• picks July 03, 2002

    Kori Newkirk

    Kori Newkirk

    On the ground floor of the James Van Damme gallery, Kori Newkirk has installed three landscapes made with colored beads strung on artificial hair. Ranging from gray to blue by way of pale green—and by choice of banal subject, for instance, a tree or a large wheel—they manage to evoke the sweet, melancholy atmosphere of a summer evening. On the first floor, however, the reference to summer is expanded to signify a specific social milieu by juxtaposing and combining the basketball net and the reference to braided hair. These same beads hanging down to the floor from a basketball net recall not

  • picks June 06, 2002

    Evan Holloway

    Evan Holloway

    In the middle of the new space that the gallery has devoted to young artists, Evan Holloway has installed the most remarkable sculpture of the exhibition, Red, White and Blue Tree Sculpture, 2002. A long structure made of thin, evenly spaced branches that meet at right angles, its sections are painted bright red, white, and blue. The mixture of nature and sculpture, the tubes that recall Gordon Matta-Clark, the colors, at once modernist—Fernand Léger springs forcefully to mind—and common—those of the English, French, American, Dutch, and Czech flags, for example—weave a network of references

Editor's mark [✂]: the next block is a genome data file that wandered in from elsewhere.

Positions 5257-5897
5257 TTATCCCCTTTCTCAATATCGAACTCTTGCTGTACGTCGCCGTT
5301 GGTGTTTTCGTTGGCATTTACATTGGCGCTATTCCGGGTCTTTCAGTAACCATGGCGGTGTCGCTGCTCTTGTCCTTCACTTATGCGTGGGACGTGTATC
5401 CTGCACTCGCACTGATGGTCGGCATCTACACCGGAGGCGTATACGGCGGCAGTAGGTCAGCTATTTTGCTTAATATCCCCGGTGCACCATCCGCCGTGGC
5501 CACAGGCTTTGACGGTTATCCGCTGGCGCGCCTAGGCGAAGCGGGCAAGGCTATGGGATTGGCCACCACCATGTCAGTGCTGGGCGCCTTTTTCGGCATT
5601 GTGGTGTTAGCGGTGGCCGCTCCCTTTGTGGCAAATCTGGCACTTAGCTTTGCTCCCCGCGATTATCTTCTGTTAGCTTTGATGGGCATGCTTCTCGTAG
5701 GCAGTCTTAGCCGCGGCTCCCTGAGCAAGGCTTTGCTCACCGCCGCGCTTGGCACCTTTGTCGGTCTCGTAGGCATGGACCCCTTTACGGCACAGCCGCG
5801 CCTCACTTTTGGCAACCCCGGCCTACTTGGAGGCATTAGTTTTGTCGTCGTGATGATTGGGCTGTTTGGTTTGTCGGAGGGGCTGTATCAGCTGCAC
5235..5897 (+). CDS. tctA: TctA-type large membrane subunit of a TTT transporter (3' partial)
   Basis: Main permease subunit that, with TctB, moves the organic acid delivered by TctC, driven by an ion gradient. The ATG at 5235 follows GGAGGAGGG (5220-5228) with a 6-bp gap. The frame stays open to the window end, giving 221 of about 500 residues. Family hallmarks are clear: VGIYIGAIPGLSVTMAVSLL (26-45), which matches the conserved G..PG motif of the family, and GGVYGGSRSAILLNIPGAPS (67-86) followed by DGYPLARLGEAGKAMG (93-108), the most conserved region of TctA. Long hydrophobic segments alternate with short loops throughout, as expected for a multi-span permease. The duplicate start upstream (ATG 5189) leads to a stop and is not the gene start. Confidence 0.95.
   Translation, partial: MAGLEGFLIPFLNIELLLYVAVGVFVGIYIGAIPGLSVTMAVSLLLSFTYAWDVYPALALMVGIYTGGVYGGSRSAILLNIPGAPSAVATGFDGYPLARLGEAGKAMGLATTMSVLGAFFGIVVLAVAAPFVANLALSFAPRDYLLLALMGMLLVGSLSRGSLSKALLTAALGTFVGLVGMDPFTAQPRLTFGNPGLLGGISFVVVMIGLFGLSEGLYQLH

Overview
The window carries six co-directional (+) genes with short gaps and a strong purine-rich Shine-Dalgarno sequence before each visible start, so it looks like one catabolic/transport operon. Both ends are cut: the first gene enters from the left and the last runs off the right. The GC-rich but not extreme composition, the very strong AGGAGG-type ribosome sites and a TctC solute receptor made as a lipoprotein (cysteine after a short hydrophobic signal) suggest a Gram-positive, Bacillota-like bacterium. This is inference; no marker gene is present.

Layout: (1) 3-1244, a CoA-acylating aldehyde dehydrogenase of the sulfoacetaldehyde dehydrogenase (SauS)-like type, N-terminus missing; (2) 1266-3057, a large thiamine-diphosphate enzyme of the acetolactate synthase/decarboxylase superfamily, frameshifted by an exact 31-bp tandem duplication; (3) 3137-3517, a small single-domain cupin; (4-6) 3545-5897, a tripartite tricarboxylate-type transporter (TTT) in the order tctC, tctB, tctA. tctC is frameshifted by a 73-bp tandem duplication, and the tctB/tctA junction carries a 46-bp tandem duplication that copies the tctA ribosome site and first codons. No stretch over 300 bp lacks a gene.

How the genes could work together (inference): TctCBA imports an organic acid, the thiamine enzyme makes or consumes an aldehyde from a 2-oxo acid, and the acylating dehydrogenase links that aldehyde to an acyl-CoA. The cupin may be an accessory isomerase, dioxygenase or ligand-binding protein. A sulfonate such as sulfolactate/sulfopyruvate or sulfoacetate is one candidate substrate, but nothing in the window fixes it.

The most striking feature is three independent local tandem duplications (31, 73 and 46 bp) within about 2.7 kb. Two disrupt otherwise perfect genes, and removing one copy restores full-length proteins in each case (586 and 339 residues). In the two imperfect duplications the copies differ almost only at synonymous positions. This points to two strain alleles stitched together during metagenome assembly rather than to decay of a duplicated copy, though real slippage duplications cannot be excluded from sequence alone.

• picks May 03, 2002

    Koenrad Dedobbeleer

    Koenrad Dedobbeleer

    On the occasion of his second solo exhibition at Drantmann, Koenrad Dedobbeleer confirms his talent for deconstruction. Tubular sculptures of yellow-and-gray painted metal, halfway between abstraction and figuration, present working drawings of everyday structures and an ambiguous evocation of urban furniture that has lost all function. In the center of the gallery sits a three-pointed plaster sculpture somewhere between monument and model that reveals—and perhaps challenges—the consensual neutrality that characterizes so much public sculpture. Less convincing is a set of light boxes resembling